civia venue bicycle
Photo credit: Waverly Chin

Best Cheap Bikes: Start Here to Get Into Cycling

How do I choose a cheap bike to get me off the couch and onto the bike path? Our bike experts weighed in on how to choose an inexpensive bicycle and offer a few of the best budget bikes to get you started.

Bicycle sales are currently booming around the world. Due in part to coronavirus, and in part to the warming spring weather, people are flocking to bike trails like never before.

And if you’re like a lot of people, you might not know a ton about bikes. Fortunately, our team of editors has got you covered. We have decades of experience riding, racing, and commuting.

Although we love our high-end steeds, we have a soft spot for cheap bikes too. These bikes are all under $1,000 and work great. You can also check out our story on the best road bikes under $1,000.

So this article is for you, beginning cyclist, who just wants to pedal around the park, hit that fun dirt path, and avoid the bus. These are some great, budget-friendly bikes. They are reasonably reliable and easy to maintain.

And, hopefully, they’ll get you excited about a new mode of transportation and sport that you can continue long after COVID-19 is a distant memory.

The Best Cheap Bikes

Civia Venue: From $350

Civia Venue

Remember the first bike you had as a kid? Well, the Civia Venue costs the same and will make you feel about as young. This totes adorbs city bike has but one speed, perfect for cruising around the neighborhood. Best of all — coaster brakes, baby! Simply ease your legs backward to apply the internal drum brakes and slow your roll.

Most likely, you haven’t pedal-braked since you were 8, but trust us, it’s a hoot! And even if you already have a nice road bike, for $350, the Venue is a steal (albeit aluminum) for a great grocery-getter and around-the-park goer. Civia also offers eight- and 24-speed options, but come on — coaster brakes!

Shop the Civia Venue

Trek FX 2: $630

One of our editors has a Trek FX with more than 20,000 miles on it! After commuting in Chicago on a late-model FX for more than 8 years, he said it’s a great choice for pretty much anyone who wants a good urban bike at a value.

The FX series ranges a lot in price, from about $550 for the base FX 1 to $2,100 for the FX Sport 6 with a carbon fiber frame.

We like the FX 2 at $630 as an entry-level value. It rocks disc brakes that work regardless of the weather, an aluminum frame, internal cable routing, and good-for-the-price Shimano derailleurs.

It is a solid foundation of a bike that you can upgrade as needed, comes with a lifetime warranty, and will ship directly to your home through a local Trek dealer to support social distancing during the COVID-19 pandemic.

Shop the Trek FX 2

REI Co-op Cycles CTY 2.1 Bike: $637 on Sale

REI Co-op Cycles CTY 2.1 Bike

REI designed its CTY line of cycles for urban folks looking to hit the path, commute, or tool around the neighborhood. It has a 3×8 drivetrain, hydraulic disc brakes, and a shock-absorbing fork for bumpy roads.

And while those are pretty common attributes of an aluminum commuter bike, it does this at a very fair price ($640 on sale now). With relaxed geometry and forgiving gearing, this is a good entry bike for those ready to try out a new way of getting around.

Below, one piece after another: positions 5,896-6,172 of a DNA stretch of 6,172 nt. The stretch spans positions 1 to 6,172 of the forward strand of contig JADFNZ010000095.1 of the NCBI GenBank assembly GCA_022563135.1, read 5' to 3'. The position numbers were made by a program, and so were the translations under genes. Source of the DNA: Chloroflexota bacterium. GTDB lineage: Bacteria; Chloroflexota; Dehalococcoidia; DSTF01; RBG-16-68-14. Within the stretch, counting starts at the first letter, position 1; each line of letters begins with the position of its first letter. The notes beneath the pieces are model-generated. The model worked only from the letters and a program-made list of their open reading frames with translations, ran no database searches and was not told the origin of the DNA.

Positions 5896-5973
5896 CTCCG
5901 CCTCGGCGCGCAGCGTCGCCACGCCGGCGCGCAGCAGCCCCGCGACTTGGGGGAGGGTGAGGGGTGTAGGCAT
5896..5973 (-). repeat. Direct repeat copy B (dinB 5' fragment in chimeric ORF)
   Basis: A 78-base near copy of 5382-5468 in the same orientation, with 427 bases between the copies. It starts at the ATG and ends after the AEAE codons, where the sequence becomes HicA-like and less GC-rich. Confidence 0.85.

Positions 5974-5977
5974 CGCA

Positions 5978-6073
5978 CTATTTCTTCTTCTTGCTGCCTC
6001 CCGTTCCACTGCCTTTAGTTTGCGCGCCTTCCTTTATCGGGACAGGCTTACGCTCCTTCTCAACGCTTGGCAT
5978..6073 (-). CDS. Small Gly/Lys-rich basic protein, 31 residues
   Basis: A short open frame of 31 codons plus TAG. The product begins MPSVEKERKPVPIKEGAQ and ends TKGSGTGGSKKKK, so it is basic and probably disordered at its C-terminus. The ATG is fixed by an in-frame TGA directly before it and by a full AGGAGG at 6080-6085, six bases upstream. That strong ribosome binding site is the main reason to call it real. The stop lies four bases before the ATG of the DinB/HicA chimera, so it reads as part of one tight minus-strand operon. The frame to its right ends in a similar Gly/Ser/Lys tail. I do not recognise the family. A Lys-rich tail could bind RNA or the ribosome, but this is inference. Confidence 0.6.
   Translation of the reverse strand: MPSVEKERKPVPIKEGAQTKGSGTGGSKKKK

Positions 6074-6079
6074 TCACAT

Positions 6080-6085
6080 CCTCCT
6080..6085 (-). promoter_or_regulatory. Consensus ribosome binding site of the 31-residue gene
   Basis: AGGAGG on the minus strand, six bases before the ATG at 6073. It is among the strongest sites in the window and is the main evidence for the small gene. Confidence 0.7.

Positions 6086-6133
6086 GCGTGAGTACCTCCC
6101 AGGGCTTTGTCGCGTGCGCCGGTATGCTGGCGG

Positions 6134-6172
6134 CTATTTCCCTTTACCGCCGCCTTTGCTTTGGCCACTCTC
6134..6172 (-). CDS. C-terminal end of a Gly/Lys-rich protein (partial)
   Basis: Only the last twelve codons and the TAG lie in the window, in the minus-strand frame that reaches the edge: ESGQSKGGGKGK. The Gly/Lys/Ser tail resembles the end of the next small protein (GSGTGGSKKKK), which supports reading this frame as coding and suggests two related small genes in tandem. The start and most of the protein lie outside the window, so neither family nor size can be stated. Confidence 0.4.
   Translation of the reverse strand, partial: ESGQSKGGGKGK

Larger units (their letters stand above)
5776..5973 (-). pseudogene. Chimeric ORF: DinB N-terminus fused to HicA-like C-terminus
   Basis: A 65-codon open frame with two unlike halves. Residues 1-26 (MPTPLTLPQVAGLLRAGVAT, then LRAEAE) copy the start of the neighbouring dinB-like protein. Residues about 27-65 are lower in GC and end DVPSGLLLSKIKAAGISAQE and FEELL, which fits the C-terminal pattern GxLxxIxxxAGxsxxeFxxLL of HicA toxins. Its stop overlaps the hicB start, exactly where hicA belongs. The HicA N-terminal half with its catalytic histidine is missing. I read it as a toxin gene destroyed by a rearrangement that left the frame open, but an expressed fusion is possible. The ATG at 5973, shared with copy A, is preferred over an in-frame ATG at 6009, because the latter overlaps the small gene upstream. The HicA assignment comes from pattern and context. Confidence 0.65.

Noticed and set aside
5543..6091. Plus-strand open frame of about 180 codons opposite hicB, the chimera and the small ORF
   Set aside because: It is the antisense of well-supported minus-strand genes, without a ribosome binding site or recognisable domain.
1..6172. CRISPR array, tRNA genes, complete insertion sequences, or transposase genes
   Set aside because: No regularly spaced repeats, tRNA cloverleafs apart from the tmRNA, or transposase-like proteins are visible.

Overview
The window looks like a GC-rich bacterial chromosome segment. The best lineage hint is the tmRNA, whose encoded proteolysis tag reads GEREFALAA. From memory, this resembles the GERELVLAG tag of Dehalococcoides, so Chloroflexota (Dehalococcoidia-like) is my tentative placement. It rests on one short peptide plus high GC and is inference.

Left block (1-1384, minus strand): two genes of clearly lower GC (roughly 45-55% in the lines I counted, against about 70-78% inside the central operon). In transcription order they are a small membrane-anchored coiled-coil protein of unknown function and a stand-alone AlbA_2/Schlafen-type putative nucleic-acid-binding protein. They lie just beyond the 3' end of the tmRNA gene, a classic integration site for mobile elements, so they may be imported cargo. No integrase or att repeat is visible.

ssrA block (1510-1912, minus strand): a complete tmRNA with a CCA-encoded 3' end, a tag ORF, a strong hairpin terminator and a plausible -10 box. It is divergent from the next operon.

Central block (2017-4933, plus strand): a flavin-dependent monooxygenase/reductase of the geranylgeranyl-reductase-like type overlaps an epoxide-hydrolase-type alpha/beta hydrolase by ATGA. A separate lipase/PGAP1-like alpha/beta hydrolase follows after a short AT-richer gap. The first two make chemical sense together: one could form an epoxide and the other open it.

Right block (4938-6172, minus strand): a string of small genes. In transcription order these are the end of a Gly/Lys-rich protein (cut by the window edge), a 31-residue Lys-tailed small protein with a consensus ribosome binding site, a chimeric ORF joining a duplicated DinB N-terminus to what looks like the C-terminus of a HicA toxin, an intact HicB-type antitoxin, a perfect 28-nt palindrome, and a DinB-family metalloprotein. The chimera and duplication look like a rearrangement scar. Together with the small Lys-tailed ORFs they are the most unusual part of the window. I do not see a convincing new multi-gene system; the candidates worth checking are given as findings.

Shop the Co-op Cycles CTY 2.1

Giant Contend 3: $680

giant contend 3

We rated the Giant Contend 3 as one of our best road bikes under $1,000. And at just $680, it’s a great value.

The Contend 3 is great for a rider who wants to get into road biking and prefers the speedy nature of downturned drop bars. But it’s still a comfortable, endurance-based ride.

The Contend 3 has ALUXX aluminum for the frame and fork, with an OverDrive steerer to make cornering a breeze. Giant’s house-brand wheelset and wide 25c tires, plus a blend of Shimano and Tektro components, complete the package.

Shop the Giant Contend 3

Specialized Sirrus X 3.0: $850

Specialized Sirrus X 3.0 bike
The Sirrus line from Specialized gives riders a flat bar, disc brakes, and a wide-range 2×9 Shimano Sora Road shifting group. While the X 3.0 is a bump up in price over the X 2.0 model (which is unfortunately sold out), it adds a Carbon Fact 9 fork that saves nearly 3 pounds.

It also has hydraulic disc brakes for stopping power in any condition and comfortable, ergonomically designed touchpoints.

Shop the Specialized Sirrus X 3.0

State Core-Line: From $325

state core line

I’m going to preface this one with “it’s not really a beginner bike.” But if you’re comfortable on sporty bikes but just getting back into it, this low-maintenance, fixed-gear/single-speed from State is a fun bike around town and a great deal.

These have just one speed. The rear cog can run as either a fixie (the pedal and crank are fixed to the wheel and always turn together) or freewheel single-speed (that allows you to coast without pedaling). They’re a ton of fun if you meet a few criteria. First, you should be pretty comfortable on bicycles and not mind an aggressive, forward-leaning position.

You don’t get any gears, so you need strong legs to climb hills. They aren’t super forgiving in that sense, so they are best for pretty fit people. They come with front and rear hand brakes that grip the rim for reasonable (not great) stopping power.

Although these aren’t for everyone, they are simple and a ton of fun, particularly if you’d like to dabble in the fixed-gear bike realm for a very low price.

Wondering why we included it? Check out all the five-star reviews.